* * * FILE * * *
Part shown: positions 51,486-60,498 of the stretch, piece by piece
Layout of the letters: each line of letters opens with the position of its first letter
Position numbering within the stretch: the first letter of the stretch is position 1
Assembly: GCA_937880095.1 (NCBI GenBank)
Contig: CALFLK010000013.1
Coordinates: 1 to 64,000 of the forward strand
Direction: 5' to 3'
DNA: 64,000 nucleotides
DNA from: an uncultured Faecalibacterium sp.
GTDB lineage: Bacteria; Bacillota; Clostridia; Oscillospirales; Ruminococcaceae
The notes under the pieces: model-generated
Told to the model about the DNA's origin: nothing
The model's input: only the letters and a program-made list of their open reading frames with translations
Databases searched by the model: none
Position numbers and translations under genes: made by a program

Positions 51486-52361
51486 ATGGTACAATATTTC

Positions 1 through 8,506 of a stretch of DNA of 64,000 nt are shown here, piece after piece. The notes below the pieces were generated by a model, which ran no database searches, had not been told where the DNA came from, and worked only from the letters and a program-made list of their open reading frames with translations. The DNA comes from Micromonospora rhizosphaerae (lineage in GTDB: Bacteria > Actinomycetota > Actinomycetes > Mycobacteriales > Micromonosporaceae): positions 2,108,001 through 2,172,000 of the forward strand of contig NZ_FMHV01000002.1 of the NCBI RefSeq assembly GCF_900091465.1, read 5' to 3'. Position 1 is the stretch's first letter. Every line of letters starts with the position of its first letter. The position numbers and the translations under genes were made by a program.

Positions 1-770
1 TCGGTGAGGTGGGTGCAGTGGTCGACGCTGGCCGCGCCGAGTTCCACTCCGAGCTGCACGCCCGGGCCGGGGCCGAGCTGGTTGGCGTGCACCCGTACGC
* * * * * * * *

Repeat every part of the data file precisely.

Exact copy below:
Part shown: positions 51,486-60,498 of the stretch, piece by piece
Layout of the letters: each line of letters opens with the position of its first letter
Position numbering within the stretch: the first letter of the stretch is position 1
Assembly: GCA_937880095.1 (NCBI GenBank)
Contig: CALFLK010000013.1
Coordinates: 1 to 64,000 of the forward strand
Direction: 5' to 3'
DNA: 64,000 nucleotides
DNA from: an uncultured Faecalibacterium sp.
GTDB lineage: Bacteria; Bacillota; Clostridia; Oscillospirales; Ruminococcaceae
The notes under the pieces: model-generated
Told to the model about the DNA's origin: nothing
The model's input: only the letters and a program-made list of their open reading frames with translations
Databases searched by the model: none
Position numbers and translations under genes: made by a program

Positions 51486-52361
51486 ATGGTACAATATTTC

Positions 1 through 8,506 of a stretch of DNA of 64,000 nt are shown here, piece after piece. The notes below the pieces were generated by a model, which ran no database searches, had not been told where the DNA came from, and worked only from the letters and a program-made list of their open reading frames with translations. The DNA comes from Micromonospora rhizosphaerae (lineage in GTDB: Bacteria > Actinomycetota > Actinomycetes > Mycobacteriales > Micromonosporaceae): positions 2,108,001 through 2,172,000 of the forward strand of contig NZ_FMHV01000002.1 of the NCBI RefSeq assembly GCF_900091465.1, read 5' to 3'. Position 1 is the stretch's first letter. Every line of letters starts with the position of its first letter. The position numbers and the translations under genes were made by a program.

Positions 1-770
1 TCGGTGAGGTGGGTGCAGTGGTCGACGCTGGCCGCGCCGAGTTCCACTCCGAGCTGCACGCCCGGGCCGGGGCCGAGCTGGTTGGCGTGCACCCGTACGC